In 2001, the Serama was first imported to the United States by KJ Theodore of Illinois. Jerry Schexnayder of Louisiana imported the second group. The Theodore import was of better quality, containing a gene for extreme smallness. The Schexnayder import was larger, but lacked such a gene. All Seramas in the United States are direct descendants of these original imports. The Serama was then promoted by an organization founded by Jerry Schexnayder, the main profiteer in serama, known as The Serama Council of North America (SCNA). This council first introduced the Serama to North America in various National Poultry shows. In the spring of 2004 the Serama had reached a milestone in which it had its own Serama only-show known as the Cajun Classic in Baton Rouge, Louisiana. At this point the Serama is still in a critical point of establishment. Now with the Serama population slowly rising, it is just starting to make a reputation for itself.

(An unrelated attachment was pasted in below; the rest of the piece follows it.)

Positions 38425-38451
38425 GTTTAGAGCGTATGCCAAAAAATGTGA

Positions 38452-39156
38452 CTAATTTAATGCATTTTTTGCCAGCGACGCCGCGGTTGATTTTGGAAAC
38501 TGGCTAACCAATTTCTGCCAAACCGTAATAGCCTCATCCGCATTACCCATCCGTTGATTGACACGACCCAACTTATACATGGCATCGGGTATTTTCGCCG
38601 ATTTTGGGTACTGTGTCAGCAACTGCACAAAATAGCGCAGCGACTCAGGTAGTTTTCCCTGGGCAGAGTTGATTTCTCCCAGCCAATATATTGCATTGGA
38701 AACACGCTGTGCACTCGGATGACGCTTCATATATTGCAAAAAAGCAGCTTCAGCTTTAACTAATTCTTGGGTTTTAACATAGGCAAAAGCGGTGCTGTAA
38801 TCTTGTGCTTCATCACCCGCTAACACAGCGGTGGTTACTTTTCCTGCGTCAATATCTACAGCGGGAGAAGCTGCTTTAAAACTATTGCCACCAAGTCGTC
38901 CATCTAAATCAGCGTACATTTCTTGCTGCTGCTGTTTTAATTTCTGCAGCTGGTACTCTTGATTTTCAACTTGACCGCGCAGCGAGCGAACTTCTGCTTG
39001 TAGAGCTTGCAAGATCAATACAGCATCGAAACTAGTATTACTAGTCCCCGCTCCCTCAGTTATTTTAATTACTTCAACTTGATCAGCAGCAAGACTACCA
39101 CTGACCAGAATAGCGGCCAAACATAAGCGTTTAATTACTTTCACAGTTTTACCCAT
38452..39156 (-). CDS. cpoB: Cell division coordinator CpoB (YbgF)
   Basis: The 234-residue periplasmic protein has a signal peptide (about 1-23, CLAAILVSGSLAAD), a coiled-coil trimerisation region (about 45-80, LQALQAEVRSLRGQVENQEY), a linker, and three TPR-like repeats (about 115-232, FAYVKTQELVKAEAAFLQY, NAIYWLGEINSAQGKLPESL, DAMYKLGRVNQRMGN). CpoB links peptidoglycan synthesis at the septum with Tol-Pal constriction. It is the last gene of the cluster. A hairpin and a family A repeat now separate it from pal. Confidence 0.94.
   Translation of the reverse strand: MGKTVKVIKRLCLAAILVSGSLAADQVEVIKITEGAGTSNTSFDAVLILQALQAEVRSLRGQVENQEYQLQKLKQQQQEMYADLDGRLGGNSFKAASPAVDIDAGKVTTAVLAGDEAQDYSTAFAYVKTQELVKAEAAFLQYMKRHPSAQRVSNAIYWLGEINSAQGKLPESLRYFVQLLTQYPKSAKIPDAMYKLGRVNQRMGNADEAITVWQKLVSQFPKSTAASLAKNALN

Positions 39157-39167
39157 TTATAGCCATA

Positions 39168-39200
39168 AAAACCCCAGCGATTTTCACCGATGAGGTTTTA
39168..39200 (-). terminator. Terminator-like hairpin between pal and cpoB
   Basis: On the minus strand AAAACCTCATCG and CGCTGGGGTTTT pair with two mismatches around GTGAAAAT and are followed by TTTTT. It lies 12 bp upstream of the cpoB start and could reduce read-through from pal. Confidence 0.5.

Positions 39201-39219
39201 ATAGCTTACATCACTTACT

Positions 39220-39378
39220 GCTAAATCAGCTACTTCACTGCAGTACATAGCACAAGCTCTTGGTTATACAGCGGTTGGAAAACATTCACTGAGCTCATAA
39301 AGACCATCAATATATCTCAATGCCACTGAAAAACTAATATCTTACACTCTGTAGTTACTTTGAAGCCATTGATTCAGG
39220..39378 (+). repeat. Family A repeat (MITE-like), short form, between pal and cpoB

Seramas are in the process of acceptation by the American Poultry Association and the American Bantam Association, with the first qualifying meets being held this year. Seramas in the U.S. have been the subject of controversy with regard to what ideal type or standard should be pursued. Two schools of thought have been pursued in breeding of the Serama in whether it should remain completely Malaysian in style or whether it should be adapted to American taste. The second ideology has become the leader in Serama breeding in America, eclipsing the "race for acceptation" in the year 2010 with the first qualifying meets.